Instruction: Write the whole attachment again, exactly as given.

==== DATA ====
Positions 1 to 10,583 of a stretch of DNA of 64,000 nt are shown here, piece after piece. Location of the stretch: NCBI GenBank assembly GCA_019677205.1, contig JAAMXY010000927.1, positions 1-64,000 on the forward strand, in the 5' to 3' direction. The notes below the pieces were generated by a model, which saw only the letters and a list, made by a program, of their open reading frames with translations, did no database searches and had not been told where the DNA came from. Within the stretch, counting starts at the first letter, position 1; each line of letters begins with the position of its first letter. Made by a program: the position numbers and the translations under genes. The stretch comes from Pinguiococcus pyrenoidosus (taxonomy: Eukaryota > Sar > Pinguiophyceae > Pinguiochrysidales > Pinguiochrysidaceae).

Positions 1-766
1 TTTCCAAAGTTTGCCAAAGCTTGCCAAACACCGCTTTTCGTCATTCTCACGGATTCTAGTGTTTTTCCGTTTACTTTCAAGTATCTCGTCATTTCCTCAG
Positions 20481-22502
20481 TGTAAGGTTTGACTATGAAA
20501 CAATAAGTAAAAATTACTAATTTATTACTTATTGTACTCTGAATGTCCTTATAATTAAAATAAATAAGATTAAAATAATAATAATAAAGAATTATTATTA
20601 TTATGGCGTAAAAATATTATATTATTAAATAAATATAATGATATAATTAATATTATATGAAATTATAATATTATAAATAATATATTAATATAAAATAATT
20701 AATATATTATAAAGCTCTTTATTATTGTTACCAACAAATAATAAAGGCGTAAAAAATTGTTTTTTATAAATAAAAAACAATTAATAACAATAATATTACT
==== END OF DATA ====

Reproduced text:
Positions 1 to 10,583 of a stretch of DNA of 64,000 nt are shown here, piece after piece. Location of the stretch: NCBI GenBank assembly GCA_019677205.1, contig JAAMXY010000927.1, positions 1-64,000 on the forward strand, in the 5' to 3' direction. The notes below the pieces were generated by a model, which saw only the letters and a list, made by a program, of their open reading frames with translations, did no database searches and had not been told where the DNA came from. Within the stretch, counting starts at the first letter, position 1; each line of letters begins with the position of its first letter. Made by a program: the position numbers and the translations under genes. The stretch comes from Pinguiococcus pyrenoidosus (taxonomy: Eukaryota > Sar > Pinguiophyceae > Pinguiochrysidales > Pinguiochrysidaceae).

Positions 1-766
1 TTTCCAAAGTTTGCCAAAGCTTGCCAAACACCGCTTTTCGTCATTCTCACGGATTCTAGTGTTTTTCCGTTTACTTTCAAGTATCTCGTCATTTCCTCAG
Positions 20481-22502
20481 TGTAAGGTTTGACTATGAAA
20501 CAATAAGTAAAAATTACTAATTTATTACTTATTGTACTCTGAATGTCCTTATAATTAAAATAAATAAGATTAAAATAATAATAATAAAGAATTATTATTA
20601 TTATGGCGTAAAAATATTATATTATTAAATAAATATAATGATATAATTAATATTATATGAAATTATAATATTATAAATAATATATTAATATAAAATAATT
20701 AATATATTATAAAGCTCTTTATTATTGTTACCAACAAATAATAAAGGCGTAAAAAATTGTTTTTTATAAATAAAAAACAATTAATAACAATAATATTACT